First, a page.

How would you describe your perfect sound signature?

Mike: My perfect sound signature is still evolving. The best way I could describe it is what some might describe as “V” shaped, but I wouldn’t call it that. I like sparkle in the highs (not fatiguing), clarity throughout the mid range and an elevated sub/low bass, not overly elevated, just enough to where it feels right in the mix. The AR6 has changed what I thought my ideal sound sig was, just wait until I merge the two :wink:

What are the biggest differences in your professional musician customers and audiophile customers?

Mike: There are musicians who just need a tool to hear a click or the band, so that’s pretty basic. Then you have musicians with more of an audiophile sense and they may want a higher fidelity sound. The biggest difference between the professional musicians and audiophiles that I noticed, believe it or not, has nothing to do with sound. It’s actually in how the CIEM looks. Audiophiles want wild colors, cool designs, and individuality built into their CIEM’s.

What is the most difficult part of your job/career?

Mike: That’s a tough one to answer, so maybe answering this question is, lol. Really though, it would be, being a salesman. I am not a salesman, I won’t try to convince anyone to buy our products, I simply answer any questions anyone would have about our products as honestly as I can, without adding all the extra polish to my words. I dislike being sold to, so I have no desire to push my products onto anyone else. I let people decide on their own, but I do understand in doing so, they sometimes get “sold” on another competitors products instead.

Who or what is your favorite band?

Mike: You saved the two hardest questions (for me) for last. I’m not sure that I have a favorite food, color, or band. I like so much that it’s really hard for me to choose. Lately I have been listening to a lot more alternative, Mumford and Sons, Muse, etc….

Fast forward to today, we have Mike crafting in-ears in both acrylic and silicone, with not only balanced armature designs with up to 8 drivers per side but also hybrid designs with both dynamic and balanced armature drivers. Perfect Seal also offers canal only shells, full custom shells and hard acrylic shells with soft canals. When it comes to options, no stone is left unturned.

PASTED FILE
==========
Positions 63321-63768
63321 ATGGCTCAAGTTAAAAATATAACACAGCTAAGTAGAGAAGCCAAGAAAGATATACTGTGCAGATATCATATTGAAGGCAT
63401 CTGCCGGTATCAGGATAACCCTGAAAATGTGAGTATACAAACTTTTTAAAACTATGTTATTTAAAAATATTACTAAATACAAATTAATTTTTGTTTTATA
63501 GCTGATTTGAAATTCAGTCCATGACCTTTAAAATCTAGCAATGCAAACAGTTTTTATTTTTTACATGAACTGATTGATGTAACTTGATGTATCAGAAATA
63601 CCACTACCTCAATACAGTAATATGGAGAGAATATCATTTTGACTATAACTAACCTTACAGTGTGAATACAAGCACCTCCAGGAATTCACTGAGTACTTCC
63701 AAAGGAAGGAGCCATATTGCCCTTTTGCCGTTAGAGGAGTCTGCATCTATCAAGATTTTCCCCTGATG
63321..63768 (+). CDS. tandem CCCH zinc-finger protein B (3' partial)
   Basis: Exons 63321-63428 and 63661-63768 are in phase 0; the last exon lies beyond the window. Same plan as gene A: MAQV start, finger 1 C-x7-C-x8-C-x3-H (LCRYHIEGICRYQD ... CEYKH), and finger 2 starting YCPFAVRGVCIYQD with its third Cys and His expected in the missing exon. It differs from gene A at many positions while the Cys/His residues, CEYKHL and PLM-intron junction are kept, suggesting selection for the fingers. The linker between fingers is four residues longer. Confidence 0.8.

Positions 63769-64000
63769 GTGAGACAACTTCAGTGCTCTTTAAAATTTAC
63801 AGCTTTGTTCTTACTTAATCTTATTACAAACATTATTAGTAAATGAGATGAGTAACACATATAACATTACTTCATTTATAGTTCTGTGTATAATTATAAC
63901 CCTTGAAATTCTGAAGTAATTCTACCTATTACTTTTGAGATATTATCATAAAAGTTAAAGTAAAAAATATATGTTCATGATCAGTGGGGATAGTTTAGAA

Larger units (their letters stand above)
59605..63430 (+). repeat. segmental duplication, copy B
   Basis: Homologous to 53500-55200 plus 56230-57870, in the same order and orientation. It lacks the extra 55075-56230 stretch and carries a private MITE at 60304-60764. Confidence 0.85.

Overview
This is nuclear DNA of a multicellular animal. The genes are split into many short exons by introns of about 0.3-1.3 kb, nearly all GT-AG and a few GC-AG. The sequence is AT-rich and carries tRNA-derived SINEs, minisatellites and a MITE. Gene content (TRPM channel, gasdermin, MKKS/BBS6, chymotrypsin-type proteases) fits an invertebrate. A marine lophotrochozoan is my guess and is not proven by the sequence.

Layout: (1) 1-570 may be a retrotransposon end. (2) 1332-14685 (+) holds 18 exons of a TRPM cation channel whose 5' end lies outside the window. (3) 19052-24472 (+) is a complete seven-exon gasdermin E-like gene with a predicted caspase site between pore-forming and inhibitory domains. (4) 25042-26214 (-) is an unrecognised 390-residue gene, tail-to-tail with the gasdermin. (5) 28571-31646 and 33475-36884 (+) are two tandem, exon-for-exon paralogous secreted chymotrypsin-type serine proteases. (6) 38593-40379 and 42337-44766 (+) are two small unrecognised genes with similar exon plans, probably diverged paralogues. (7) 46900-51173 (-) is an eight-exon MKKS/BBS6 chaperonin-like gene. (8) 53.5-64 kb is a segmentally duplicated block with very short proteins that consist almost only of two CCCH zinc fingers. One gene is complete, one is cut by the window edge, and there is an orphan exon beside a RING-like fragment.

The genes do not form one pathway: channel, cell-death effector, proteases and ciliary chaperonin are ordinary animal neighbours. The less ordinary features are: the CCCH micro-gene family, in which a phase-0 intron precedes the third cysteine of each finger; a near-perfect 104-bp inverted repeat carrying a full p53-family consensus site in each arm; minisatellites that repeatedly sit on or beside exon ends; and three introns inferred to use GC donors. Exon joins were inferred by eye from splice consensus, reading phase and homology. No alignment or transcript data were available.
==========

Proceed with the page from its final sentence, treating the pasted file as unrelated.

Recently Mike has released a new series of custom in-ears: The Ambiance Series. The first release in this series is the new Perfect Seal Flagship, the AR6. The A and R stand for Ambiance Reference and the 6 is the balanced armature driver count. The AR6 was designed with soundstage and linear frequency response goals in mind, to wit, the marketing blurb on the website states, “experience superb clarity, awesome resolution and imaging”. The AR6 is offered in acrylic and silicone but Perfect Seal will need to see your impressions first before giving the thumbs up for a silicone build, as the canal pieces in silicone will need to be a little larger than in acrylic. This is due to the 4 sound bore design and the need for more space in silicone with that many bores. Pricing starts at $950 for acrylic and goes up from there.

Blue Purple and Green Purple Swirl on Gottlieb’s Cleopatra

Manufacturer Specs:

$950 Acrylic

  1. Six Balanced Armature Drivers
  2. 1 Low Driver
  3. 2 Low/Mid
  4. 2 Mid
  5. 1 Tweeter
  6. 5 way passive crossover
  7. 4 sound bores
  8. Standard 2 pin connector

I chose silicone for my set, as I’ve previously only had one other experience with silicone in-ears. Mike offers many possibilities when it comes to colors, designs and finishes; many of which aren’t really shown on the website, so it’s a good idea to contact Perfect Seal when ordering and discuss your aesthetic aspirations. I decided to go with a swirl of his ‘blue purple’ color along with the ‘green purple’ color. The dedicated AR6 thread on Head-Fi has some pictures of a beautiful orange acrylic set that is a must see!